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Introduction to articles

Articles—words like the, a, and an—are special adjectives we use to indicate whether a noun is specific or not specific.

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  • purple pi purple style avatar for user kayden
    What's a Grammarian?
    (5 votes)
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  • male robot donald style avatar for user Dougal spwanogal
    Technically wouldn't are be a article
    (3 votes)
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  • duskpin ultimate style avatar for user Harriet Buchanan
    Here's a question for David, our resident grammar expert. I often see written, "an historical", rather than "a historical". A historical would make more sense due to the sounded "h" in historical, and I've read that folks using "an" before historical are mistakenly trying to sound more literate, but that using "an" is actually incorrect.

    Which way is correct? Or is "an historical" something that's just become a correct part of our language simply because so many folks use it?
    (2 votes)
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    • duskpin ultimate style avatar for user David Rheinstrom
      Ha! This is a fight I rehash from time to time with my colleagues on Team history; as a descriptivist, I'm inclined to say a historian or a historical event, since it reflects English as it is spoken. My colleague Steve, however, says an historical event or an historian; this is the pronunciation I usually expect from American Newscaster English.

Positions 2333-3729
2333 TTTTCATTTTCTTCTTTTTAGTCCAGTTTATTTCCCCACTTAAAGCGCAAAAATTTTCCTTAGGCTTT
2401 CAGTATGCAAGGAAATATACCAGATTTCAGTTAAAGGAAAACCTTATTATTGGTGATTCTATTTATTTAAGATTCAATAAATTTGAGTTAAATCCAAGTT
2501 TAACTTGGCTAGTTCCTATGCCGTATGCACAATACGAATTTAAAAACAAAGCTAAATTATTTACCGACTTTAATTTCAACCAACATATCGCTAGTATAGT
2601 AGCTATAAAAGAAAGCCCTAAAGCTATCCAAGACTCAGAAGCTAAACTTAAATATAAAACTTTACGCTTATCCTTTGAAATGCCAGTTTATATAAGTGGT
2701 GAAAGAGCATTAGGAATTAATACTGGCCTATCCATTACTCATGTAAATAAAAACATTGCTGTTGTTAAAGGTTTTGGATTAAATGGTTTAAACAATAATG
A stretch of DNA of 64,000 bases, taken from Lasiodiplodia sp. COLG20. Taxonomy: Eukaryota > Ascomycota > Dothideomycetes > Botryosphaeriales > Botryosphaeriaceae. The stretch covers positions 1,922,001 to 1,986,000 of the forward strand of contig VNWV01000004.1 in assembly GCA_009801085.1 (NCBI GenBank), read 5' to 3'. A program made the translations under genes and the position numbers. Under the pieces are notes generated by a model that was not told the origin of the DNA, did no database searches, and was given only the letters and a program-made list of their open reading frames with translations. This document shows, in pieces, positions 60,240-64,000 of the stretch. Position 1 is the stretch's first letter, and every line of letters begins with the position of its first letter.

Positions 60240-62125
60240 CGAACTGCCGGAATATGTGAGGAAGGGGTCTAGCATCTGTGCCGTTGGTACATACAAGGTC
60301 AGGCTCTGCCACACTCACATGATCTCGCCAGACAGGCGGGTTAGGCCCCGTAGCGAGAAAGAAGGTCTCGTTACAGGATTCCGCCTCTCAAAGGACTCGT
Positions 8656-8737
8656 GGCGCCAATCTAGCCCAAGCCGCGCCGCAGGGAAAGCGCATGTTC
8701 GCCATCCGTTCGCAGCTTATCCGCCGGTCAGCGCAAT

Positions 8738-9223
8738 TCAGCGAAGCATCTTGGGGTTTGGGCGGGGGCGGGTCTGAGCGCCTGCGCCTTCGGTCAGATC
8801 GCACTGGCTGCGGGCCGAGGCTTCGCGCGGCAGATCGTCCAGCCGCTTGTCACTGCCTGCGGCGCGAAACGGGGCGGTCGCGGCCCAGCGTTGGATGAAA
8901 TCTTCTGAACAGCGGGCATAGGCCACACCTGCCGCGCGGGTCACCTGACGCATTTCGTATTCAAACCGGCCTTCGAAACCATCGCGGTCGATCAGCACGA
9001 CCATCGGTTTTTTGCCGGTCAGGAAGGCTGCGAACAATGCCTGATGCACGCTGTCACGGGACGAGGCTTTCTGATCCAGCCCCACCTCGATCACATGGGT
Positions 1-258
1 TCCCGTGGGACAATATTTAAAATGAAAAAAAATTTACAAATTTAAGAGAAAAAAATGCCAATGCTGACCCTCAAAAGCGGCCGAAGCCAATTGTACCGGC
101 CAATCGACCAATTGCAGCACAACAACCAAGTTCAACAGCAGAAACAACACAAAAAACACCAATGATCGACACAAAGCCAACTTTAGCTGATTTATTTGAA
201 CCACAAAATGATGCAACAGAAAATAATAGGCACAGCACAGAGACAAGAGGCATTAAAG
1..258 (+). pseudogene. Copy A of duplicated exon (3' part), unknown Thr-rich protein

However, I think it's needlessly stuffy, and it maintains a pronunciation that isn't reflected in American English, per David Alexander's comment above—since I pronounce the h, I say a historical.
      (3 votes)
  • female robot grace style avatar for user Nusy
    When are we supposed to pronounce The (Thuh) and The (Thee) in a this type of sentence?
    The King of the ocean kingdom,
    Or does it even matter?
    (1 vote)
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    • aqualine ultimate style avatar for user evie
      "The" is usually pronounced as "thee" before a word with a vowel sound. "The" pronounced as "thuh" is pronounced that way before a word beginning with a consonant letter. Note: this isn't an official rule or anything. It's just common for word flow and sentence syntax.
      (4 votes)
  • orange juice squid orange style avatar for user Gabriel Ulaye
    Is it right that a is referring to the noun like for example: a box. And the an is referring to nouns that start with vowels like this: an ant?
    (0 votes)
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    • duskpin ultimate style avatar for user Ketchup!
      Yes it is correct. However, we use a in front of a consonant starting single noun. And an in front of a noun whose first letter sounds like a vowel. For example, we say a university, not an university. The reason is because here u sounds more like “you” not what is sounds like in umbrella. The example you gave is correct
      (5 votes)
  • hopper cool style avatar for user Ruhaan Bansal
    So are articles are groups of people or single?
    (2 votes)
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    • piceratops ultimate style avatar for user Hecretary Bird
      You can use articles to describe both. Singular nouns are described with singular articles like "the", "a", and "an". With plural nouns, you can make the choice whether or not to include an article or not. A/An are only used for singular nouns, so we have to use other indefinite articles such as "some". Both sentences below are grammatically (if not logically) correct:
      Elephants have eaten people since the 12th century.
      The Elephants have eaten people since the 12th century.

      The sentences do have two different meaning, however. Not using an article means that every instance of noun does whatever the verb says, while using an article only says that some of the nouns do the verb. In the second example, the speaker only talks about a specific population of elephants, not elephants in general.